Debian's developer dilemma: Why Debian should vote "yes"

Debian Project votes on membership status for non-developers

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It takes all kinds to put together a Linux distribution or any open source project. Historically, though, Debian has only given full privileges to those contributors who have a developer bent. Is the project ready to recognize more contributors?

The Debian project is, in many ways, a model example of how an open source project should be run. Its Social Contract, Free Software Guidelines (DFSG), and Constitution have served the project well and influenced many other substantial FOSS projects when it comes to project governance.

But voting rights are restricted to developers, or at least that's the impression most people get when looking through the process to become a Debian Developer. It's not that the project explicitly disallows non-developers membership, it's that the path to becoming a voting member (Debian Developer) is practically hard-coded to require a contributor to maintain packages or do some kind of development. Debian Project Leader Stefano Zacchiroli put forward a General Resolution to welcome non-packaging contributors to Debian. A similar proposal came up in 2008, but was tabled for further discussion.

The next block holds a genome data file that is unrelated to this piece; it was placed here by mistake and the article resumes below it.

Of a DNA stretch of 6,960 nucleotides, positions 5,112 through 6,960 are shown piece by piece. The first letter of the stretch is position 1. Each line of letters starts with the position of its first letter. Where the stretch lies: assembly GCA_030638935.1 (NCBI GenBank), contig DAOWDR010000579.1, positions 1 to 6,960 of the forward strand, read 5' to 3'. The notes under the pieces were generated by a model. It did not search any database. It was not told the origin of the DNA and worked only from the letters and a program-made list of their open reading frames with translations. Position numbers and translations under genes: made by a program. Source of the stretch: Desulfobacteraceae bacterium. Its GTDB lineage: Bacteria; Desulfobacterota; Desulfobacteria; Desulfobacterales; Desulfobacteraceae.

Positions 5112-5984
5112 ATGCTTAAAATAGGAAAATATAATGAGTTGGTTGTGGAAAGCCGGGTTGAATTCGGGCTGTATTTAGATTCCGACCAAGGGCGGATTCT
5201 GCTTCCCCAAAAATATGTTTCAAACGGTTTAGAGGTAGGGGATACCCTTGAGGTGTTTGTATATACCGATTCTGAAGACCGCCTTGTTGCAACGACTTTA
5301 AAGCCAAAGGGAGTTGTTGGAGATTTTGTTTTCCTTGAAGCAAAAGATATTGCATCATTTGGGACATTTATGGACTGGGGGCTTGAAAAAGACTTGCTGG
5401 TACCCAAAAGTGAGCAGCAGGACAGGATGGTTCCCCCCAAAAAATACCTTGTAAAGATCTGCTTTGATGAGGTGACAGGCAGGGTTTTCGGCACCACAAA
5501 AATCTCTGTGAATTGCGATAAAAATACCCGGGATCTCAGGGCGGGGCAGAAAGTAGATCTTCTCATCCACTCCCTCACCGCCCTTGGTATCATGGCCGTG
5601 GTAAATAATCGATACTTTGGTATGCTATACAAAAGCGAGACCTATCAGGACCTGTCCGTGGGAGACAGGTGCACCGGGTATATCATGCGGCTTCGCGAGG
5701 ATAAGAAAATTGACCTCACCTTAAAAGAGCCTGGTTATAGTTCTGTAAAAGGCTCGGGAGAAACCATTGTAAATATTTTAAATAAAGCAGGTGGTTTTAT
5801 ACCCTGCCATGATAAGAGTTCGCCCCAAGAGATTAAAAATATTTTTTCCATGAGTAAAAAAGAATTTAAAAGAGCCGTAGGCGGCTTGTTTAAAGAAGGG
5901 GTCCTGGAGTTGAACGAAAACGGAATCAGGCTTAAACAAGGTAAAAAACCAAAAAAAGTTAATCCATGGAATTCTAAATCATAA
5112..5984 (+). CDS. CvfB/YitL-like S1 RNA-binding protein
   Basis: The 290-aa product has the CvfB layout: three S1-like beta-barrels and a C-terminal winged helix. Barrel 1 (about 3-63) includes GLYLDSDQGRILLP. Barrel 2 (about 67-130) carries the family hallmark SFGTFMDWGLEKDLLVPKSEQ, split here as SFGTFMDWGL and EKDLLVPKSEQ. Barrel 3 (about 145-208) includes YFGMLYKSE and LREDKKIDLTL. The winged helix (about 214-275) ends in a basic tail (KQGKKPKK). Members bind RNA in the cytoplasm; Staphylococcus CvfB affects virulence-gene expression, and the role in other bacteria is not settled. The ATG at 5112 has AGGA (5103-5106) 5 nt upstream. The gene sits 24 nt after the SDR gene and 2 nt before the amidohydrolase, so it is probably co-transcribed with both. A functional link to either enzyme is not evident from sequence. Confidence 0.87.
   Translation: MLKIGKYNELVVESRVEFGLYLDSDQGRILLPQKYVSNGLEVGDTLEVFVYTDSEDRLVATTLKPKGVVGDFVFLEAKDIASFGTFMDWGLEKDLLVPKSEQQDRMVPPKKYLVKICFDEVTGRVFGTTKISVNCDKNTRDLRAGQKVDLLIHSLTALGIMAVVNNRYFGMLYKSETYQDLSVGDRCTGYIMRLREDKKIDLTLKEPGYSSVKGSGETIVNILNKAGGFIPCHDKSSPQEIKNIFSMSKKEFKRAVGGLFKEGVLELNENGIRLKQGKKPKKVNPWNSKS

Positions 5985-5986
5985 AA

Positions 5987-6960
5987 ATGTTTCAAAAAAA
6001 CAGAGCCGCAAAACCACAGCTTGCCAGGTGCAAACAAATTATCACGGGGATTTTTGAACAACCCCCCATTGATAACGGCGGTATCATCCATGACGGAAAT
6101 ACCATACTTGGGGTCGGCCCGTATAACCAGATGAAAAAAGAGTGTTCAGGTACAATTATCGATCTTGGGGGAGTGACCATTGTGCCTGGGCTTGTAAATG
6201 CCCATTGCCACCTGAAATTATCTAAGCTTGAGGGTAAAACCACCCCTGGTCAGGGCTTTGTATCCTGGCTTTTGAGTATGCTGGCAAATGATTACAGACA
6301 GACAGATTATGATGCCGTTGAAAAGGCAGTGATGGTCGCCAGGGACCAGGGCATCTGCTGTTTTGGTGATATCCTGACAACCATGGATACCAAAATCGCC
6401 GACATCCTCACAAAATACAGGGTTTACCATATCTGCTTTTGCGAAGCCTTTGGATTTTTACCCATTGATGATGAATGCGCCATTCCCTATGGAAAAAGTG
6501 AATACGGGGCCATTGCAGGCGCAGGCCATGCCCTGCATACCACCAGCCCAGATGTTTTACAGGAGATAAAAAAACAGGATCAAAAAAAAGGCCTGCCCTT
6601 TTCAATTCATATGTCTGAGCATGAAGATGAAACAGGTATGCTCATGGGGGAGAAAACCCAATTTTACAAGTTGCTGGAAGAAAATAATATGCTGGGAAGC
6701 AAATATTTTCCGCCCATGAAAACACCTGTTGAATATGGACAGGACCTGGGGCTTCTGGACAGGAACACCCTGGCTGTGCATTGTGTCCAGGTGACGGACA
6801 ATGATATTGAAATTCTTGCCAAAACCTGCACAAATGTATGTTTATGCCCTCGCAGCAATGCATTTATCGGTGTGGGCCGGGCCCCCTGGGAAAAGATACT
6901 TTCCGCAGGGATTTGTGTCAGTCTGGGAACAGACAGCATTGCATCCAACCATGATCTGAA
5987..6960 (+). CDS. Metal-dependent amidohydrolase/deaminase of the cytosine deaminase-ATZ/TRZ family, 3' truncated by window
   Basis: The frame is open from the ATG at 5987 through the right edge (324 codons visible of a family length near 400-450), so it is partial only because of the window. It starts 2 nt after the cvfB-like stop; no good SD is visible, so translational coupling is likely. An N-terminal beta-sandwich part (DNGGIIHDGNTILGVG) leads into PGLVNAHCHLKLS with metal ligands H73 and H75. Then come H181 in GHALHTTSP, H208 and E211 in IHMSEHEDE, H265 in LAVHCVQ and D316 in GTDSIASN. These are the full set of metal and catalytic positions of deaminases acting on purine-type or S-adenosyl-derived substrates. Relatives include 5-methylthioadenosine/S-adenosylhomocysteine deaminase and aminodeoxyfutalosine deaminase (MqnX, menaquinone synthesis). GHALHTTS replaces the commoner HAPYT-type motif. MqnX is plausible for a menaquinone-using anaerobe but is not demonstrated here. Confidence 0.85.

Some have said that Zacchiroli could do this as Debian Project Leader without calling for a resolution, but it seems to me that it'd be better to have the project vote explicitly to allow non-developers to participate as full members. Debian has, rightly or wrongly, a reputation as being a developers-only club. Explicitly opening the door to allow non-developing contributors to become Debian Developers would serve to more strongly encourage people interested in other areas to join and remain involved.

Debian is fairly weak when it comes to non-developer contributions. The project has had a hard time finding people to consistently update Debian Weekly News, has almost no marketing or art teams, and has very little in the way of end user support or forums. (Excepting the Debian-user mailing list, which can have a very heavy noise to signal ratio.)

Ubuntu, Fedora, openSUSE, and other distros have long since figured out that they need non-developing contributors. Debian is quite late to the party, but it's not too late for the project to embrace the rest of its community and encourage contributors of all stripes. The vote ends on Monday, October 18th. Here's hoping the General Resolution passes and Debian officially embraces the whole community.

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